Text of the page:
where in the Constitution does it applies to non-persons. The Constitution clearly states that it is a document describing the relation of people and government. aggregates of people are extended privileges from the people through the government. The people through their representative government get to decide what privileges are extended to corporations and how those privileges work. Unless of course 5 bought and paid for corporatists get on the Supreme Court at the same time

Posted by: williamcross1 | February 12, 2010 7:46 PM | Report abuse

tomtildrum: "We have the equivalent of the Fair Elections Act in place for presidential elections, and it's failed. President Obama disavowed the publicly-funded system because he could generate more campaign money outside it, and with that precedent set, no presidential candidate will ever again accept the public-funding restrictions"

But if we made the publicly-funded system robust enough, then candidates will have an incentive to opt-in. Of course a candidate who can raise $600 million won't opt-in to a system that will provide only $83 million. But if the system provided $500 million, the candidate would probably take the deal (even though it's less money, it eliminates the need to spend time and resources on fundraising).

All candidate (presidential, House, Senate, including primaries), national party committee, and 527 expenditures last cycle came to about $8.78 per eligible voter per year. So it's pretty clear to me that it wouldn't be hard to provide candidates with more than enough public money to run their campaigns.

To paraphrase a line from Butch Cassidy and the Sundance Kid: if they paid me that much to stop robbing them, I'd stop robbing them. If we make it worth a candidate's while to stop taking private money, then they'll do so.

By the way, Obama was a cosponsor of public campaign financing when he was a senator. I believe he still supports it and would have accepted public funding in the presidential race if that system was sufficiently robust. But since it isn't, I can't really complain about his decision.

Posted by: dasimon | February 13, 2010 12:06 AM | Report abuse

msa_intp: "If it is to solve Lessig’s problem of 'institutional corruption,' it *won’t work* because it does not change the incentive structure in which members have to fund-raise for their party in order to be a 'player'"

I'm not sure if "institutional corruption" means incentives to be a "player." The "problem" as I see it is the dependence or perceived dependence on money from certain interests to obtain or retain one's seat. By providing sufficient public money to run a robust campaign, we provide candidates and officeholders with independence from those interests--and independence from national party committees as well.

Sucking up to leadership to advance is prevalent in any system. But at least members won't have to do so in order to get reelected. That would be a big improvement, and well worth the expense.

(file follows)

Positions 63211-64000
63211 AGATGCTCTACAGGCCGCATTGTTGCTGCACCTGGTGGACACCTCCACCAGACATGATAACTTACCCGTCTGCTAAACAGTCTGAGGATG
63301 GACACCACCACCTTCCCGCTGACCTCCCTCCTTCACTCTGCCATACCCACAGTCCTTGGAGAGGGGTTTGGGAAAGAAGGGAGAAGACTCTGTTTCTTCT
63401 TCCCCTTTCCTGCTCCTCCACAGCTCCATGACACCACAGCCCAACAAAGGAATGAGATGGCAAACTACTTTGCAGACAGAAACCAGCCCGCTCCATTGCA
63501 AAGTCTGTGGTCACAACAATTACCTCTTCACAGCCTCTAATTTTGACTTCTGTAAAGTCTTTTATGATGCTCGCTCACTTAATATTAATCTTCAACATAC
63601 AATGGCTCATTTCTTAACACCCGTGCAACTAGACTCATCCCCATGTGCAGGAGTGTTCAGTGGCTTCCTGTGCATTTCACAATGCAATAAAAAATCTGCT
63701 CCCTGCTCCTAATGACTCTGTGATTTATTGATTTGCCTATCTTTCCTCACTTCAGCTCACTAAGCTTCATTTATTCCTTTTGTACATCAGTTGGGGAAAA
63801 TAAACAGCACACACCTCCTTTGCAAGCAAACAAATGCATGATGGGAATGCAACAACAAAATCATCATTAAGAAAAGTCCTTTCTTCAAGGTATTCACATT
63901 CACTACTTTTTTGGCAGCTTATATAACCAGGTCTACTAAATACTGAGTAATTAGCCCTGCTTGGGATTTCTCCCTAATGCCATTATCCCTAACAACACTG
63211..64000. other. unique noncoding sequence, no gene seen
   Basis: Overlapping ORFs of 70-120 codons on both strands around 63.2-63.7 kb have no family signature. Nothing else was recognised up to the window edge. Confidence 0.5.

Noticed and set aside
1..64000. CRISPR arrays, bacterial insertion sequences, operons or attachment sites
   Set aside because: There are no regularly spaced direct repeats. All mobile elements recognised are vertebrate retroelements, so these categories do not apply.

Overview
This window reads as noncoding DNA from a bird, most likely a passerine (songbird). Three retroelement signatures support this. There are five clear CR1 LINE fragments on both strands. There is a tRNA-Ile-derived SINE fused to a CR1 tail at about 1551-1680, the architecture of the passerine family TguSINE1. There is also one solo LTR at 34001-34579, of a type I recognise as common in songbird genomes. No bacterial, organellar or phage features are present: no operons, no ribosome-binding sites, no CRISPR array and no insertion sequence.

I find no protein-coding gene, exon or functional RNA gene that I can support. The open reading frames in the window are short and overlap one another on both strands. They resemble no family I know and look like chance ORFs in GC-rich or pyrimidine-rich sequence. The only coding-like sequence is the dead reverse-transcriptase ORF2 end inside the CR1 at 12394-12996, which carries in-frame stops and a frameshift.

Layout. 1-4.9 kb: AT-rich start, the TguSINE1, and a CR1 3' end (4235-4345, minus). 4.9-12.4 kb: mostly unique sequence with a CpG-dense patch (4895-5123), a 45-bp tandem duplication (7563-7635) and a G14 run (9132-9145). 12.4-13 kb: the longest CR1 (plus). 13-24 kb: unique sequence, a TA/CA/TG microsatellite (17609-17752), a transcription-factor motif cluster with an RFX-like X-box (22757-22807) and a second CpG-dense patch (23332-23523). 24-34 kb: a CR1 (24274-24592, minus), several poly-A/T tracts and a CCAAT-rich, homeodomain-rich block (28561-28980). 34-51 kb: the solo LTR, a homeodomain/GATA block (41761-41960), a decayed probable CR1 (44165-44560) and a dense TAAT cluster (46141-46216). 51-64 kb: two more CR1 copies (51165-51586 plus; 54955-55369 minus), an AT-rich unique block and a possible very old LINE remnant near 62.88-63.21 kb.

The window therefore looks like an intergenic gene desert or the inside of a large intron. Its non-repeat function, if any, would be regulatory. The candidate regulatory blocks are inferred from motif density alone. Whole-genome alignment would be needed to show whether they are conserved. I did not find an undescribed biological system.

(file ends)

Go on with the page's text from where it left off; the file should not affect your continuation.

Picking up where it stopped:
Posted by: dasimon | February 13, 2010 12:10 AM | Report abuse

dasimon: Here I think that Lessig needs to to Toyota's "Five Whys" root cause analysis: Why is Congress so *dependent* on fund raising?

When I did that exercise I came up with career advancement (Leadership PACs), which in turn depends on majority party control (hyperpartisanship).

Correct me if I am wrong but there is a strong correlation between the ability to fund raise *for colleagues* -- and chairmanships and/or assignments to key committees. [Per Robert Caro, this is now LBJ became the "Master of the Senate."]

I would be interested to see others' Five Whys root cause analysis of Lessig's dependency.

Posted by: msa_intp | February 13, 2010 2:24 PM | Report abuse

"Why is Congress so *dependent* on fund raising?

"When I did that exercise I came up with career advancement (Leadership PACs), which in turn depends on majority party control (hyperpartisanship)."

But that assumes that everyone is obsessed with career advancement. Maybe a lot of members are only, or primarily, concerned with getting reelected (after all, you can't be in a leadership position if you lose your seat).

Moreover, Lessig doesn't pretend that citizen-financed elections are a cure-all. There will always be partisanship and nutcase ideologues. But the benefit is that when Congress does "get it wrong," we can attribute the cause to ideology or stupidity, and not the money. As he says, it's about trust. Those who opt-in to the system will have that trust. Those who remain dependent on private funds for themselves or for colleagues to advance their own careers will not have that trust.

Again, the question is not whether citizen-financed elections solve every problem. The issue is whether the benefit is worth the cost. Now, there may be ideological differences about allowing Medicare to bargain for drug prices, or getting real financial services regulations, or ensuring that farm subsidies go to those that need them and not Archer Daniels Midland. Even with public campaign financing, those things may not happen. But is it so hard to believe that the chances would be greater with it?

Posted by: dasimon | February 13, 2010 4:32 PM | Report abuse

"What you want to do isn't chip away at the edges of the Citizen's United decision, but use it as momentum to erect a whole new public funding structure."

You might as well just go for a constitutional amendment barring campaign contributions from everyone other than individuals who reside in the office holder's state.

Posted by: bgmma50 | February 13, 2010 5:41 PM | Report abuse

dasimon: “The issue is whether the benefit is worth the cost.”

Again, Lessig’s analysis of “dependency” only scratches the surface, and the remedy of citizens-financed elections has the benefit of pabulum at best and the cost of distraction at worst.

Instead, activist energy should be directed toward the reorganizing -- at its early organization meeting in December 2010 -- Congress’ legislative process into what Penn President Amy Gutmann and OIRA Administrator Cass Sunstein call a “deliberative democracy.”

Posted by: msa_intp | February 14, 2010 3:32 PM | Report abuse